Family and Caregiver Schizophrenia Discussion Forum

Book Hidden Valley Road reveals cause?

I am reading a new book called Hidden Valley Road by Robert Kolker. It’s about a family with 12 children and 6 of them had Schizophrenia. It tells their story and the stories of the different research studies done over the decade. It’s come to light that it seems to be from a deficiency in Choline in a fetus brain and they have approval to increase the choline in prenatal vitamins. That helps avoid future cases. It helps relieve some folks from guilt who might be thinking they caused it. Originally it was a Nature vs Nurture debate mostly seemed to blame the mom for being a bad parent. Glad they cleared that up!

There is more work to do to help those who have it already but we can encourage women to get early prenatal care and stop the suffering over this issue.

I’m not telling my grandson because he might get upset since there is no cure for him but it tells me people in the scientific field have not given up on finding a cure.

Thoughts? Comments? The author stated that research has targeted some genes for autism and bipolar as well so there is hope for a lot of people out there.

I don’t mean to be flip, but if I had 12 kids and 6 of them turned out to have SZ, I’d invest in some birth control before taking neonatal supplements. I’m childless as a moral choice, and this only reinforces how heritable the disease can be.

Choline is an interesting choice to me, because when I was in college and in my prodrome and having difficulty maintaining focus, I had looked into supplements and discussed choline with a friend of mine who was a biochemist and geneticist. I even bought a bottle and took it for a while, but didn’t see much improvement.

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What your describing goes along with the MTHFR Gene Mutation. With this mutaion there is a deficiency in folate & choline and some other vit . You can be tested for this and what is usually prescribed is a methylated b vitamins and life stlye changes. They say 30 to 40% of the population has this mutions some have it and show no signs of MI and some do show extreme signs such as in BP and SZ and autism.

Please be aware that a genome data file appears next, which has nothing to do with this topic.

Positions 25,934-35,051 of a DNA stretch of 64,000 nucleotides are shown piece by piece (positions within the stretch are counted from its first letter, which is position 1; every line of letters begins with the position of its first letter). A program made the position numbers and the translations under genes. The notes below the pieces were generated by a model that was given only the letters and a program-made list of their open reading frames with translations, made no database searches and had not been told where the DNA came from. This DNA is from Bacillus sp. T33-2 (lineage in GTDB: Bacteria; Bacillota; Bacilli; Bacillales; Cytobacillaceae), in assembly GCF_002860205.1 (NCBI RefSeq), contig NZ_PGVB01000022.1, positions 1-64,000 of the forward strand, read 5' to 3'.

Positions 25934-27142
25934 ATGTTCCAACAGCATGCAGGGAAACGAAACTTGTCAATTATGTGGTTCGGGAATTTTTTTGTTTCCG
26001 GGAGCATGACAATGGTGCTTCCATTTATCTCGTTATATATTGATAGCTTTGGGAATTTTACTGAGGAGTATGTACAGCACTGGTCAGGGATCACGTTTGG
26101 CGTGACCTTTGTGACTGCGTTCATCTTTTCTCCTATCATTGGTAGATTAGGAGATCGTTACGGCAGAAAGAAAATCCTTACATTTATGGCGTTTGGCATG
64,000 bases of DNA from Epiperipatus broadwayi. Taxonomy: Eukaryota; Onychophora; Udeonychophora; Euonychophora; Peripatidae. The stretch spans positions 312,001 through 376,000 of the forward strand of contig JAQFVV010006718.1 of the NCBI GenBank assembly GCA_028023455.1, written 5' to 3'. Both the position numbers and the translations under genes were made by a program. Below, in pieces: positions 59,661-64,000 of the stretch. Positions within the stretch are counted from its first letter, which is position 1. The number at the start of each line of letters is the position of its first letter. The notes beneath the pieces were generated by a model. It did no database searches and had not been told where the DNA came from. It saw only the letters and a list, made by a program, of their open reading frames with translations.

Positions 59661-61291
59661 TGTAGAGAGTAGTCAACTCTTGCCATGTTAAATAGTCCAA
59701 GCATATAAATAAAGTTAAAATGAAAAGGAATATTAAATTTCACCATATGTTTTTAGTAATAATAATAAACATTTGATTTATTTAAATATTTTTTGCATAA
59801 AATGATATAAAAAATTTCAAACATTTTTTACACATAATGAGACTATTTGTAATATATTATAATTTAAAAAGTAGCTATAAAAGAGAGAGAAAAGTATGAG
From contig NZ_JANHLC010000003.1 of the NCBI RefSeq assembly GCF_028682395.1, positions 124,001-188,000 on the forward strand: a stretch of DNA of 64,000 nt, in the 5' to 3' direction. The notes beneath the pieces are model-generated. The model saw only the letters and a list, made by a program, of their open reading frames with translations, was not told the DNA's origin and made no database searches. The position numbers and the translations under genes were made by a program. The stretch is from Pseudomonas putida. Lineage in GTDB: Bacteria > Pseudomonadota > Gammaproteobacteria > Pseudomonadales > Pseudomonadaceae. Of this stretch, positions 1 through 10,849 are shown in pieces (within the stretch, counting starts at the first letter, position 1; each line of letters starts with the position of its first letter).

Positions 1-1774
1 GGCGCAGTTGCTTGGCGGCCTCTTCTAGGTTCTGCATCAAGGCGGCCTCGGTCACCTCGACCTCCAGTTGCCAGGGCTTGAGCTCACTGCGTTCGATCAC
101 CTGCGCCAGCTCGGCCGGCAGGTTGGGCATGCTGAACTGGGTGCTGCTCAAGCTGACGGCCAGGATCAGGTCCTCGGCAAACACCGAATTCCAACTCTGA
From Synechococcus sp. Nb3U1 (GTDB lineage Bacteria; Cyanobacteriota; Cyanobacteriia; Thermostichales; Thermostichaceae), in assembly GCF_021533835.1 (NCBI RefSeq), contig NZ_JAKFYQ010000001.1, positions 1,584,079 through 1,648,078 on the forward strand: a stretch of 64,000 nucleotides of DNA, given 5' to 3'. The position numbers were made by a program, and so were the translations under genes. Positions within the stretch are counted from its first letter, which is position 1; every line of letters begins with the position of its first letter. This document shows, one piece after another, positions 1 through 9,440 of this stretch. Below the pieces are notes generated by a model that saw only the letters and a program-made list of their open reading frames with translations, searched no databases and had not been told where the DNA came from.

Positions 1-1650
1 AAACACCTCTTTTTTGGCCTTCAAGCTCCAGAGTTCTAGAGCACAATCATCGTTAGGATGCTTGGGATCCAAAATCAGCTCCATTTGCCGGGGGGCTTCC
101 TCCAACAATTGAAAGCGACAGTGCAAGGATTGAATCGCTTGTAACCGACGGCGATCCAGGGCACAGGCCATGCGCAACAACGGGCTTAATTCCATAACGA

The story remeinds me of a family I went to High school with.( Catholic ) 6 girls and 4 developed SZ in their late 20’s. My friend who was the youngest of them developed it after her 2nd child was born. She was around 24. She was pretty sick for many years but at around the age of 40 she found the right medication mix and started taking better care of herself and is doing very well now. Her daughters (she has 3) have not shown any signs of sz but she does worries about them.

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Id like to read this book!

Interesting thread and posts here. I’m going to look for the book. MB, my MI partner’s youngest brother has chosen also never to have kids on moral grounds.(my partner is one of 7. All other siblings average 2.5 kids. One has 5). He himself suffers BP but is FULLY aware and always has been and practices exemplary self-care (better than me at this point I’d say! :joy:) It’s a little bit unclear as to wether their mother may have had some form of MI as she’s been passed away for more than 15 yrs and I never knew her, but some of the information and history I’ve been able to gather suggests a strong possibility.
My own brother, though nobody was able to diagnose as kids and even into early adulthood, now is very likely to be in the autism spectrum with a mild manifestation of aspergers. Genius IQ, he’s the first person to tell you that it’s more than likely. My own mother seems to have gotten away with seeing angels and living in delusional fantasies most of her life just fine, but wether or not that has more to do with isolation or religious fanaticism, who knows. Her youngest sister ended up getting her doctorate in psychology later in life, and has since discussed choline when I’ve run broad hypothetical questions by her (though we both know we are talking about my partner). I’d like to know if anybody else has any more first hand experience wit it here, and I’ll keep researching…

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I’m halfway through that book, and it is an interesting read. There’s no doubt there is a genetic, heritable component to this disease. The book (so far) is suggesting that a precipitating traumatic event is also necessary (tw for abuse in the story). If that is so, I have wracked my brain for what that event would be for my daughter. The best I can come up with is that she really, really resented the birth of a sibling. I believe that it is quite probable that the illness is present in some way long before it becomes apparent and diagnosable. The big question is how to screen and treat to prevent in susceptible individuals, or at the very least minimize the effects. OK, off to carry on reading!

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I’ve run into this as well, the “precipitating traumatic event” theory…
it seems plausible in a number of sz cases I’ve personally encountered.

There was no mental illness in our family except that my aunt had epilepsy. Is there a genetic link between epilepsy and schizophrenia in my daughter?